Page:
“In order to unite with one another, we must love one another; in order to love one another, we must know one another; in order to know one another, we must go and meet one another.”
These words, known as the “Testament of Cardinal Mercier,” are the impetus for the annual Week of Prayer for Christian Unity. The week [actually an octave, eight days] has been celebrated continuously since 1894. However the week was a dream of many Christian leaders since the early years of the 19th century.
The Week of Prayer for Christian Unity is now celebrated around the world in January.
2008 is the 100th anniversary of the Week of Prayer for Christian Unity in the U.S. In 1908, Rev. Paul Wattson, founder of the Franciscan Friars of the Atonement, suggested that the period between Jan. 18 and 25 be an octave of prayer for Christian unity. In this proposal, he was giving form to Pope Leo XIII’s 1894 call for an octave of prayer, and to earlier suggestions from the Lambeth conference and various others leaders. Wattson and the Friars observed the octave at Graymoor beginning in 1908, and championed the octave throughout the United States. In France, efforts to establish the octave were led by Fr. Paul Couturier beginning in the late 1920s.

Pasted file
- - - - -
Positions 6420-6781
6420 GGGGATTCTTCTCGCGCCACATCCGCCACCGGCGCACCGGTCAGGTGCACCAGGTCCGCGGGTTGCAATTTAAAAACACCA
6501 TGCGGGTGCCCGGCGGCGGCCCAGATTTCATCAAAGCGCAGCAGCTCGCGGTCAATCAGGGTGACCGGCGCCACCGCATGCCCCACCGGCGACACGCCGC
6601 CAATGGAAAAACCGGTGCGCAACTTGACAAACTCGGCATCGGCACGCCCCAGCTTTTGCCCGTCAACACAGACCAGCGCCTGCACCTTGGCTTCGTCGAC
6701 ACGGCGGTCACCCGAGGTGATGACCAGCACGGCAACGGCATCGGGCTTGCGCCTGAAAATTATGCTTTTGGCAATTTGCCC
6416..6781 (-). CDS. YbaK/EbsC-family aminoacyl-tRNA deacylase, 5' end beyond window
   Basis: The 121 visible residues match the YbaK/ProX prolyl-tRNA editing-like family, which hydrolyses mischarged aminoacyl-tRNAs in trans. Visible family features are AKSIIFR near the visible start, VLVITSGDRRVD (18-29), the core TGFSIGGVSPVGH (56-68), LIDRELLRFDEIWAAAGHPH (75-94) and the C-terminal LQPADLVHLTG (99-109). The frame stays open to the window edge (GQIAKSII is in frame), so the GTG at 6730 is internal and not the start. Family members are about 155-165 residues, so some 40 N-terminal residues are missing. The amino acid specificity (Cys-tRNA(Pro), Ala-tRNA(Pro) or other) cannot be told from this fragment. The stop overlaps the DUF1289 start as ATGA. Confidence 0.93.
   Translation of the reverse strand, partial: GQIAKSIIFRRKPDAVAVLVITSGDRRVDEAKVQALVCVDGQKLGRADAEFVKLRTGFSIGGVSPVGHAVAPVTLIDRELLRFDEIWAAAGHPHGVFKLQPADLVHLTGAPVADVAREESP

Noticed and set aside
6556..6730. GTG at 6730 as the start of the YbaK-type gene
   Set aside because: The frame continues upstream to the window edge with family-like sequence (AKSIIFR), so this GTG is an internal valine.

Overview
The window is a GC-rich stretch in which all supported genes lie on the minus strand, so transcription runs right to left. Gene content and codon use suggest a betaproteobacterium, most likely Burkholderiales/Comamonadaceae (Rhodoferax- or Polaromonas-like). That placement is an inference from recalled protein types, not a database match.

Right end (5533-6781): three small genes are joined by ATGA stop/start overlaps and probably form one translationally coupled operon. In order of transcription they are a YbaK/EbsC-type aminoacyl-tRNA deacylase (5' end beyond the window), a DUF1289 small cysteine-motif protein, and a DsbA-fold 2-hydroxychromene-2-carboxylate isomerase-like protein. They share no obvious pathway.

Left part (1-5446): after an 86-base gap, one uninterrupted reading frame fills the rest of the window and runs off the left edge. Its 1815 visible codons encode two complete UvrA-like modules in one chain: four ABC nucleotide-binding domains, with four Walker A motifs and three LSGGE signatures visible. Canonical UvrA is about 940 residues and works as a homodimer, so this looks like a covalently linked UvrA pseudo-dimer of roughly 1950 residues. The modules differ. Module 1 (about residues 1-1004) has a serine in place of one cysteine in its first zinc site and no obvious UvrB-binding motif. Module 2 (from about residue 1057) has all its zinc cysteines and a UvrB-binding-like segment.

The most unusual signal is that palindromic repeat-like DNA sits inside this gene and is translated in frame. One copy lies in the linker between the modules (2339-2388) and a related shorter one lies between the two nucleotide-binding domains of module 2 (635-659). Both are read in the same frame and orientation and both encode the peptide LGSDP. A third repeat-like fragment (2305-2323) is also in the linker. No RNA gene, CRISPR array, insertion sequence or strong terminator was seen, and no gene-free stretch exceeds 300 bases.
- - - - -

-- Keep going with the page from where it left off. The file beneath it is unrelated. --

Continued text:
The pastor and parishioners of St. Boniface Church, Springfield, cordially invite all area churches, their pastors and congregations, to join them for an informal pot-luck supper on Jan. 20 at 5 p.m. to mark the 100th anniversary of this international observance. All who attend are invited to bring a dish of food. For more information, please contact the parish office: 754-7473, Monday-Friday, 9 a.m.-3:30 p.m.